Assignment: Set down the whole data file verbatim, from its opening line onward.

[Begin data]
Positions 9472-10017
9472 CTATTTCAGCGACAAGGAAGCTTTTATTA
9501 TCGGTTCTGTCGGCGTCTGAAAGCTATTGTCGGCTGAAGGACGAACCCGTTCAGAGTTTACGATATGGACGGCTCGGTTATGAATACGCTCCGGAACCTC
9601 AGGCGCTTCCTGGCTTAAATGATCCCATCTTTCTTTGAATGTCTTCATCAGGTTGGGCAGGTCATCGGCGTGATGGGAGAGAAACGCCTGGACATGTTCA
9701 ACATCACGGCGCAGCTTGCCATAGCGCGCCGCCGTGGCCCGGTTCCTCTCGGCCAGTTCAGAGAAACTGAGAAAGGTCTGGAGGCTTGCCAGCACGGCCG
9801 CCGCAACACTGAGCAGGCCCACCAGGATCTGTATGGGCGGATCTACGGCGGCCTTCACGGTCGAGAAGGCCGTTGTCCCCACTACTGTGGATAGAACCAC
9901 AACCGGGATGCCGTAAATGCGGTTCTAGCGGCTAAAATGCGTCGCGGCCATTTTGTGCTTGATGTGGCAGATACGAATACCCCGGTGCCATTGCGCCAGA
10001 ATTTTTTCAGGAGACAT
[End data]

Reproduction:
Positions 9472-10017
9472 CTATTTCAGCGACAAGGAAGCTTTTATTA
9501 TCGGTTCTGTCGGCGTCTGAAAGCTATTGTCGGCTGAAGGACGAACCCGTTCAGAGTTTACGATATGGACGGCTCGGTTATGAATACGCTCCGGAACCTC
9601 AGGCGCTTCCTGGCTTAAATGATCCCATCTTTCTTTGAATGTCTTCATCAGGTTGGGCAGGTCATCGGCGTGATGGGAGAGAAACGCCTGGACATGTTCA
9701 ACATCACGGCGCAGCTTGCCATAGCGCGCCGCCGTGGCCCGGTTCCTCTCGGCCAGTTCAGAGAAACTGAGAAAGGTCTGGAGGCTTGCCAGCACGGCCG
9801 CCGCAACACTGAGCAGGCCCACCAGGATCTGTATGGGCGGATCTACGGCGGCCTTCACGGTCGAGAAGGCCGTTGTCCCCACTACTGTGGATAGAACCAC
9901 AACCGGGATGCCGTAAATGCGGTTCTAGCGGCTAAAATGCGTCGCGGCCATTTTGTGCTTGATGTGGCAGATACGAATACCCCGGTGCCATTGCGCCAGA
10001 ATTTTTTCAGGAGACAT